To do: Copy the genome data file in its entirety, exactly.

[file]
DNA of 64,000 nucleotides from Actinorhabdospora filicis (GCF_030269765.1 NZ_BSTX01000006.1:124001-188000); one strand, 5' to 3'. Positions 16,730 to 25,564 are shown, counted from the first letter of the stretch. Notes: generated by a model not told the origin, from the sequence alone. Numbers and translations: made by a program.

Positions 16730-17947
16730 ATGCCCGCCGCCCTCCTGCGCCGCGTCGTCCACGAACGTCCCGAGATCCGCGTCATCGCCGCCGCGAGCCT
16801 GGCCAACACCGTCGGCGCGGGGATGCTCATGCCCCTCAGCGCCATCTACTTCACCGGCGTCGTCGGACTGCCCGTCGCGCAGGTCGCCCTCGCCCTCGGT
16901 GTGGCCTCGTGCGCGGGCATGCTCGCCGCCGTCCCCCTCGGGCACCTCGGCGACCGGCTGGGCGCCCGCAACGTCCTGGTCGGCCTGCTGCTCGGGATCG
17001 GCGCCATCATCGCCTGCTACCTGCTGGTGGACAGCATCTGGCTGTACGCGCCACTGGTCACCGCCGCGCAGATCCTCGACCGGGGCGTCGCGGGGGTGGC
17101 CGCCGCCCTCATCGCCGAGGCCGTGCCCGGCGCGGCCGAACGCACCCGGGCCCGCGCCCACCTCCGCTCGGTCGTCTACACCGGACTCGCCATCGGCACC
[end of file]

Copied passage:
DNA of 64,000 nucleotides from Actinorhabdospora filicis (GCF_030269765.1 NZ_BSTX01000006.1:124001-188000); one strand, 5' to 3'. Positions 16,730 to 25,564 are shown, counted from the first letter of the stretch. Notes: generated by a model not told the origin, from the sequence alone. Numbers and translations: made by a program.

Positions 16730-17947
16730 ATGCCCGCCGCCCTCCTGCGCCGCGTCGTCCACGAACGTCCCGAGATCCGCGTCATCGCCGCCGCGAGCCT
16801 GGCCAACACCGTCGGCGCGGGGATGCTCATGCCCCTCAGCGCCATCTACTTCACCGGCGTCGTCGGACTGCCCGTCGCGCAGGTCGCCCTCGCCCTCGGT
16901 GTGGCCTCGTGCGCGGGCATGCTCGCCGCCGTCCCCCTCGGGCACCTCGGCGACCGGCTGGGCGCCCGCAACGTCCTGGTCGGCCTGCTGCTCGGGATCG
17001 GCGCCATCATCGCCTGCTACCTGCTGGTGGACAGCATCTGGCTGTACGCGCCACTGGTCACCGCCGCGCAGATCCTCGACCGGGGCGTCGCGGGGGTGGC
17101 CGCCGCCCTCATCGCCGAGGCCGTGCCCGGCGCGGCCGAACGCACCCGGGCCCGCGCCCACCTCCGCTCGGTCGTCTACACCGGACTCGCCATCGGCACC